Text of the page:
“I don’t think it’s anything you did.”
“He made dinner for us twice this week.”
“I didn’t think he could cook.”
“I don’t know why we didn’t see it coming.”
“None of us might have.”
“I thought I knew my children very well.”
“I thought I knew Peter well.”
“I’ve never seen Peter so hopeless.”
“Neither have I. Nor so desperate that he’d try to end his life.”
“He’s kind of intense.”
“But people say that about me, too.” Her voice was finally as calm as she wanted it to sound.
Her father let out another long sigh. “We have so many things we must work out. I still have to call Justin. Mom wants you both to come for dinner tomorrow. Greg, too, of course, and Goyo. Can you make it at three?”
“Yes, of course. How is she?"
“Worse than me, I’m afraid. As if she wants to take the whole burden of guilt on herself. Anyway, talk to her tomorrow.”
What is love, really? By Evy Journey
What is love, really? For an answer, I thought I’d turn to a French Philosopher. After all, some of the greatest philosophers are French (Voltaire, Descartes, Sartre to name a few). And the French are up there as some of the world’s greatest lovers (after the Spaniards, Italians, and Brazilians—all Latin).
So if Àlain Badiou, greatest living French philosopher, according to his compatriots, writes a book called In Praise of Love, wouldn’t you pay attention?
In addition to such formidable credentials, he is in his late 70s—which means he’s wise; he’s also a writer/novelist and a sometime actor—which means he’s in touch with his feelings. Don’t all those add to Monsieur Badiou’s credibility as an authority on love?
As you might expect, Monsieur Badiou believes in love. His faith in it is such that he argues (following Plato) that philosophy should use love as its starting point in its search for truth and meaning.
He thinks we are all, in our idiosyncratic ways, preoccupied with love issues—either as firm believers or as skeptics for whom love is, at best, an illusion that doesn’t last. Or, worst, we’re love atheists who believe love does not exist, but is merely a veneer for sexual desire.
Monsieur Badiou begs to differ with love atheists, of course. He says a sexual encounter is not love.
What, then, is love?
First of all, he asserts love is a two-way relationship, whereas sex focuses on the self (essentially, a selfish/Narcissistic act). Lust can become love when one says, “I love you.” But only if the meeting between the couple changes how each one views and interacts with his/her world. This change is critical to turning lust into love.
That’s not all, however. A relationship must also endure the test of time. At that point, Badiou thinks “Love proves itself by permeating desire.” That is, what he calls the “ritual of bodies” becomes the physical expression of love.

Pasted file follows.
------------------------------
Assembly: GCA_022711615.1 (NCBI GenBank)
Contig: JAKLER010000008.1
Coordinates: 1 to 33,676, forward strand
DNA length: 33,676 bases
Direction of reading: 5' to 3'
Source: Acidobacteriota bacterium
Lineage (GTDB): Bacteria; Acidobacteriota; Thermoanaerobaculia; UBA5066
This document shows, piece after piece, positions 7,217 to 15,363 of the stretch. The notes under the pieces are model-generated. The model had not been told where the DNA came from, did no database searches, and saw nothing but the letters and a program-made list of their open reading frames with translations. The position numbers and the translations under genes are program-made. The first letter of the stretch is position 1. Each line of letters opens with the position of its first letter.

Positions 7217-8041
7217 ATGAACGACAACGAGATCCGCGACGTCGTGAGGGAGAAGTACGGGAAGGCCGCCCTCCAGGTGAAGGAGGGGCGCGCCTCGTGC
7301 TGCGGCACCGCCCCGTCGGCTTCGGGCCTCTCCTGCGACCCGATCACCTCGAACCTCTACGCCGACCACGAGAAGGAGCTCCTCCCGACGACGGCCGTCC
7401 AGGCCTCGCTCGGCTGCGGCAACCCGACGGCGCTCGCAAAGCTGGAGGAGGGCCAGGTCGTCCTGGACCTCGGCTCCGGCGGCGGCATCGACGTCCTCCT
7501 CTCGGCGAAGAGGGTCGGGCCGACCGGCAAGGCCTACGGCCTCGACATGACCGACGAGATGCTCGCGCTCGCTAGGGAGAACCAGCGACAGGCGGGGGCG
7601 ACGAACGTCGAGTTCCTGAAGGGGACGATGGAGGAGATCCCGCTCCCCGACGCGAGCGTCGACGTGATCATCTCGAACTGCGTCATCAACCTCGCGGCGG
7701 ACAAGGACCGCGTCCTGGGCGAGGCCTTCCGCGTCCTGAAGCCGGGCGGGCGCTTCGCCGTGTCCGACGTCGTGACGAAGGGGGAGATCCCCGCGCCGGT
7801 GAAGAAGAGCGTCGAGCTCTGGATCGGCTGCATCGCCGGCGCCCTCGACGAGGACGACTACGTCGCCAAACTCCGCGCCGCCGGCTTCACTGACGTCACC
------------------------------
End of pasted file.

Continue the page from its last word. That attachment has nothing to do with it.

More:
But you knew all that already, didn’t you? So why bother consulting Monsieur Badiou? Is it because we want affirmation of our beliefs?
The thing is Monsieur Badiou’s views may be old-fashioned, even outdated in our modern technological world. In current surveys, those who measure love uses sexual performance as their behavioral index. In other words, they assume the modern man or woman thinks love equals sex.
To counter this modern view, we have to turn to scientists who we can rely on for verifiable facts. Two, at least, have devoted their research to explaining love. Dr. Helen Fisher essentially gives Monsieur Badiou supporting evidence. Her studies show that lust only lasts about a couple of years and what endures is attachment or—I love this term—pair bonding.
Another group of scientists led by Jim Pfaus has shown, through brain studies, that there is, in fact, a seat of love. But it lies, not in that part of the brain which lights up with activity when we’re in lust, but in a higher center. One responsible for thinking, for associations we make with our various senses, and for … drug addiction.
Drug addiction? Love addiction? Maybe, some people do know that already from experience.
Isn’t it reassuring to learn love does exist beyond the flutter in your heart, the blush on your cheeks, the catching of your breath, and all those other ways your body shows lust? Or a panic attack.
About the Author
Evy Journey has always been fascinated with words and seduced by beautiful prose. She loves Jane Austen and invokes her spirit every time she spins tales of love, loss, and finding one's way—stories she interweaves with mystery or intrigue and sets in various locales. SPR (Self Publishing Review) awarded Evy the 2015 Independent Woman Author bronze for her writing.
She's lived and traveled in many places, from Asia to Europe. Often she's ended up in Paris, though—her favorite place in the world. She's an observer-wanderer. A flâneuse, as the French would say.
The mind is what fascinates her most. Armed with a Ph.D., she researched and spearheaded the development of mental health programs. And wrote like an academic. Not a good thing if you want to sound like a normal person. So, in 2012, she began to write fiction (mostly happy fiction) as an antidote.